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How will pathogen communities change as climate warms?

Manaaki Whenua researchers, in collaboration with Dr Ian Dickie at the University of Canterbury, are using next-generation sequencing to try and understand what drives kānuka health.

Dr Kate Orwin, a senior researcher with Manaaki Whenua’s Land Use and Ecosystems team, says how a plant interacts with its neighbours, the soil underneath it, and the landscape that it is in can all influence plant health and how a plant resists pathogens.

The work is funded by the Bioprotection Aotearoa Centre of Research Excellence and has developed from an earlier project using molecular-based methods to quantify biodiversity across different land uses. As part of that project, researchers examined how land use influences which plant pathogen communities are found where.

“We are able to use the methods developed by former Bioprotection student Andreas Makiola in his PhD research on drivers of plant pathogen composition and richness, and take a similar approach to a different question,” says Kate.

Andreas’s research showed that in the face of future climate and land use changes, changes in plant pathogen community composition and richness at a plot-scale are likely to be driven primarily through changes in plant communities, rather than the direct effects of climate or soils. 

“What we are really trying to understand in this new project, is what drives health at an individual plant level, using kānuka as a model species,” says Kate. “In a broader sense, as the climate changes we potentially face more and different diseases, so understanding how to make systems more robust would be helpful.”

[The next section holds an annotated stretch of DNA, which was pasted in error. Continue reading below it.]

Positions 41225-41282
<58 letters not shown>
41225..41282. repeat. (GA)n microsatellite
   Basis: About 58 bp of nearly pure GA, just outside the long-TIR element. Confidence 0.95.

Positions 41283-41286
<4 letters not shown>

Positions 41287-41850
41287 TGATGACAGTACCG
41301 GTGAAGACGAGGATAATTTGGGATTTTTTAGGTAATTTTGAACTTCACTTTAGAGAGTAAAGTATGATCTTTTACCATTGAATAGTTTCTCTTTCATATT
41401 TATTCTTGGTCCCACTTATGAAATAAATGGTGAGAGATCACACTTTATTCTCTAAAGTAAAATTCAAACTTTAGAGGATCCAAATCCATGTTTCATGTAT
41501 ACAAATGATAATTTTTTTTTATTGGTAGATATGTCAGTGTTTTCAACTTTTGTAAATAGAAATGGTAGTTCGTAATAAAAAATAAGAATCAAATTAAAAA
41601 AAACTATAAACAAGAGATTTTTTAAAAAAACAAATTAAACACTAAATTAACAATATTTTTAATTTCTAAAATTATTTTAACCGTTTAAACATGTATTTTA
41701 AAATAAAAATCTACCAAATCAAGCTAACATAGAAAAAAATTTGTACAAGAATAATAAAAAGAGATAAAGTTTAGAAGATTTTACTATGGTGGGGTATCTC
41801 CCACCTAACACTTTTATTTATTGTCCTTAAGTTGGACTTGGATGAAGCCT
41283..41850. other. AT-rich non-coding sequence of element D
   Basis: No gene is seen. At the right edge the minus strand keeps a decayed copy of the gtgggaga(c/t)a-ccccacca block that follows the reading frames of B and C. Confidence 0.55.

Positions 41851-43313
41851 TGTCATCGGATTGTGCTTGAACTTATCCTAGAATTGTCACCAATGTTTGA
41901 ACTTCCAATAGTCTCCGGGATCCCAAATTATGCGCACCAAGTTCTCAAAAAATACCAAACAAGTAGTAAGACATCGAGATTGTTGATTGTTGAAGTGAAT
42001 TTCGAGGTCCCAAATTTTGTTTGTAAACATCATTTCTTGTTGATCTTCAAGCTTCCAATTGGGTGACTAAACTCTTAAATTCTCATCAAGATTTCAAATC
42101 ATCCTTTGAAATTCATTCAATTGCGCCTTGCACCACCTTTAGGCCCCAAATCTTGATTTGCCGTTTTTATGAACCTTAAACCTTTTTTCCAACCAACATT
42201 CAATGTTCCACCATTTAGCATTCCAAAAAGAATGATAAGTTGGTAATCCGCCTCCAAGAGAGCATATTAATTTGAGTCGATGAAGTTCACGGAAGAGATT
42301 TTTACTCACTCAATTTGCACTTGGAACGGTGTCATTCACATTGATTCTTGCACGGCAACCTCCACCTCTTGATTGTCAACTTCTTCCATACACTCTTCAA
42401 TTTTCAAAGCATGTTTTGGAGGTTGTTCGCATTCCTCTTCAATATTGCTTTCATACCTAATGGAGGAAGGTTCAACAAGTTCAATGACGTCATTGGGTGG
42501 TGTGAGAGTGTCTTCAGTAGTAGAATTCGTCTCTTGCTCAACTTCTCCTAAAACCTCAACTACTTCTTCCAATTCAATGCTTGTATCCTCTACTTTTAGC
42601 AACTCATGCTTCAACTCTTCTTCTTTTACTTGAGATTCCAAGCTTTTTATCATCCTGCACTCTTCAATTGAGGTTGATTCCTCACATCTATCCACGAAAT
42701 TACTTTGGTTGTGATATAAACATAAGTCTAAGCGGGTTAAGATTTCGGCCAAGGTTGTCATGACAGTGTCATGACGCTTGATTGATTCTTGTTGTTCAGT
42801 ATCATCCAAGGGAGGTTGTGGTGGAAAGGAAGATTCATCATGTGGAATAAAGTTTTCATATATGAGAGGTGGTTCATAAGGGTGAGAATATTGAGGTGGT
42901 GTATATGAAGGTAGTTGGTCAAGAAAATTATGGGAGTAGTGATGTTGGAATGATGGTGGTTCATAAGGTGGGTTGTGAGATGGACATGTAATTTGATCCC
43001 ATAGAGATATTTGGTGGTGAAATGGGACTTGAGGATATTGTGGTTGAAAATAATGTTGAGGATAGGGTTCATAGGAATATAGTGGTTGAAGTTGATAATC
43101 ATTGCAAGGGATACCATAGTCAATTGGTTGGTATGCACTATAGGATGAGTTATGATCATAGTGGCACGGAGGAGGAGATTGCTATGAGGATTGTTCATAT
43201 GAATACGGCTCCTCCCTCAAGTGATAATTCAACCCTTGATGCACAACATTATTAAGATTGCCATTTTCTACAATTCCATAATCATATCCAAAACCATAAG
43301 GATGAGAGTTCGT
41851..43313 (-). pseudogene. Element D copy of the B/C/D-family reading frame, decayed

The first step is to study the characteristics of individual kānuka plants that have pathogens on their leaves or roots but no signs of disease. Using Banks Peninsula as an initial research area, postdoctoral researcher Dr John Ramana will be collecting samples from kānuka trees and stands across 30 sites with different rainfall, temperature, and soil properties.

Researchers will then test whether a core microbiome is shared among healthy plants, or if that microbiome is determined by environmental conditions. “It’s about taking a holistic approach and looking at a community of pathogens, rather than just a specific pathogen or the disease it causes,” says Kate.

“We are hoping to understand what makes a plant healthy – what is on its leaves, what is in the soil, what makes it able to resist disease? We want to test the hypothesis that healthy plants are not defined by the absence of pathogens, but rather by the absence of disease.”

Kānuka is ideal for this research as it is ecologically and culturally important, and grows in a range of habitats that should result in individual plants interacting with different microbes, soils, and neighbouring communities. 

The ultimate aim of the research will be to provide managers with guidance on how to manage their landscapes, for instance how to increase the health of kānuka plants to make them more resistant to disease in the face of climate change.

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